Kinetic Analysis of the Oxygen Reduction Reaction on Metal Surfaces

Activity for the oxygen reduction reaction as function of the formation free energy of OH relative to Pt. The kinetic current density from model (solid blue line) and experiment (points) have been normalized to the current density on Pt(111) to be comparable to the trend in thermodynamic onset potential (dashed line).

The oxygen reduction reaction (ORR) has been a subject of major interest in electrochemistry because it is the main source of kinetic losses in low temperature PEM fuel cells. Research has focused on ways to reduce or eliminate the use of Pt required in fuel cells, and it has been realized that ORR activity is improved on materials that bind OH about 0.1 eV weaker than Pt. A thermodynamic analysis based on density functional theory explains this optimum as a tradeoff between removal of OH on strong binding materials such as Pt, and O2 activation on weak binding materials such as Au. In contrast, kinetic experiments on Pt point towards the first electron transfer to O2 being rate-determining, suggesting O2 activation rather than OH removal is limiting ORR activity.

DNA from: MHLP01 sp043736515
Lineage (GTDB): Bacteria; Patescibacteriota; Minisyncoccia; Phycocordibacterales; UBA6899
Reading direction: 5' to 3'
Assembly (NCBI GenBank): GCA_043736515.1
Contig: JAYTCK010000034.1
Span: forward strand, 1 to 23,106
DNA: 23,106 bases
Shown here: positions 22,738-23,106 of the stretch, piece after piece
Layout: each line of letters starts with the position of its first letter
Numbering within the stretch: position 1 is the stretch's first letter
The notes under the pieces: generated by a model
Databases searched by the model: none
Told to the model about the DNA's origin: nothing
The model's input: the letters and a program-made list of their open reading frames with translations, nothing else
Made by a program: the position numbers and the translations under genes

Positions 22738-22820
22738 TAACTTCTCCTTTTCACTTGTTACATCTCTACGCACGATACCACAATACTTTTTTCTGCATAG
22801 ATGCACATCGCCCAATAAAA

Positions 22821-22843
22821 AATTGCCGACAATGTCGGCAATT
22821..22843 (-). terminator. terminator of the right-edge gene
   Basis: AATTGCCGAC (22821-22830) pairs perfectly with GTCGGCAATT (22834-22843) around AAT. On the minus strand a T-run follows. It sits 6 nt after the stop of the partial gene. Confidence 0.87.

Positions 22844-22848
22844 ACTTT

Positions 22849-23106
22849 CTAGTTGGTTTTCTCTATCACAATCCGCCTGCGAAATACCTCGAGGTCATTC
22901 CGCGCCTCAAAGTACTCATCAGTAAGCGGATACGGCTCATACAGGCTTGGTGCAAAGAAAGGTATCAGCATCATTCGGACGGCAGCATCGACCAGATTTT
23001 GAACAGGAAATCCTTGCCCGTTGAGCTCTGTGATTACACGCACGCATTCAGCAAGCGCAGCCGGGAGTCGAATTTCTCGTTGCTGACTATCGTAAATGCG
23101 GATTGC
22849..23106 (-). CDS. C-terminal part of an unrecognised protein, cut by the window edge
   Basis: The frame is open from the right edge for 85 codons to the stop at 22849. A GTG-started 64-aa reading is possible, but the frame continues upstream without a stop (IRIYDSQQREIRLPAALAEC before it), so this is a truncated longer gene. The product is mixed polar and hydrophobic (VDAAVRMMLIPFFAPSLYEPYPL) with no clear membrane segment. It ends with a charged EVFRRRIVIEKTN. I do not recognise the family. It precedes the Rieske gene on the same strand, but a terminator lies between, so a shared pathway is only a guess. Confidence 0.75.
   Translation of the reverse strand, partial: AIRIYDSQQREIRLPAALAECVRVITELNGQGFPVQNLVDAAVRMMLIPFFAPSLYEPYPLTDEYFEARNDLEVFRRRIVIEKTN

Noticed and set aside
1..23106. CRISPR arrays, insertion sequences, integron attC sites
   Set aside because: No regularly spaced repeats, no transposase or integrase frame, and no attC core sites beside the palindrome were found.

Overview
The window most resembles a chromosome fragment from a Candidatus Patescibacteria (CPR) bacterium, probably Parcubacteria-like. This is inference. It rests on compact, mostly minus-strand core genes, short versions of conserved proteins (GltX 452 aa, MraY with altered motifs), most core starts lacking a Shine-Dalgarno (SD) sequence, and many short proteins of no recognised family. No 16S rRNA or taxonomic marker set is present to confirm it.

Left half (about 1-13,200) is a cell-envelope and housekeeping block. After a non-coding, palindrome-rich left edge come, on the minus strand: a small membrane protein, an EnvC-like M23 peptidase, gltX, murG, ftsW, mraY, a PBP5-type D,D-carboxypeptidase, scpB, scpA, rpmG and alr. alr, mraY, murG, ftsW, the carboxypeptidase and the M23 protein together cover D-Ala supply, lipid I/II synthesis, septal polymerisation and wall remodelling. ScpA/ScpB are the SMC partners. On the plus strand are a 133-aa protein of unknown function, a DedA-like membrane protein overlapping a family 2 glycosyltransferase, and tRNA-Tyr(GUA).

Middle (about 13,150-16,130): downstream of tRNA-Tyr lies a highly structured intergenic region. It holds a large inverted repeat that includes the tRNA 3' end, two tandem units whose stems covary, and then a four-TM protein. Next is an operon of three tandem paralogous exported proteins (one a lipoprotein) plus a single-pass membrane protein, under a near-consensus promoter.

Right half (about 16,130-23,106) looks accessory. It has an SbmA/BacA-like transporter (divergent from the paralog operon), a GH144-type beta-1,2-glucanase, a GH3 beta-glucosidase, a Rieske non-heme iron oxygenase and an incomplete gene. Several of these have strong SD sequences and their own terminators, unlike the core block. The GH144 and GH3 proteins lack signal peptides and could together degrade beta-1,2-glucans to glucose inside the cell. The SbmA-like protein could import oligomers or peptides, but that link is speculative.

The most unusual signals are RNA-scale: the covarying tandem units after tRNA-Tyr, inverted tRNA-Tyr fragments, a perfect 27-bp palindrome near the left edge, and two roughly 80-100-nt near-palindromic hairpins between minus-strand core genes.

Here we combine previously published activation energies calculated by density functional theory, with solvent reorganization timescales at the Pt-water interface calculated using molecular dynamics simulations in order to construct a micro-kinetic model for ORR on Pt. The model captures the 60 mV/decade tafel slope and the reaction order of 1 with respect to O2 on Pt(111) in non-adsorbing electrolytes, thereby reproducing kinetic experiments. We find the adsorption of O2 has kinetic rate control and the reduction of OH to H2O has thermodynamic rate control. The first property is essential to understand the tafel slope and reaction order, while the latter property is required to understand the increase in activity when OH binding is weakened.

Using published Brønsted-Evans-Polanyi and scaling relations, the kinetic model may be generalized with the OH (or O) formation energy as a descriptor for the ORR activity. As OH binding is weakened, the ORR activity initially increases as the thermodynamic rate control of OH removal diminishes until the point where OH binding becomes too weak to activate O2 through the formation of OOH, which has kinetic rate control on weak binding materials. Our Sabatier analysis reveals a close correspondence between the kinetic activity volcano and the “potential limiting” volcano derived from the thermodynamic analysis. The correspondence depends on cancellation of the timescales for solvent reorganization present in the steps with kinetic rate control on both sides of the Sabatier volcano.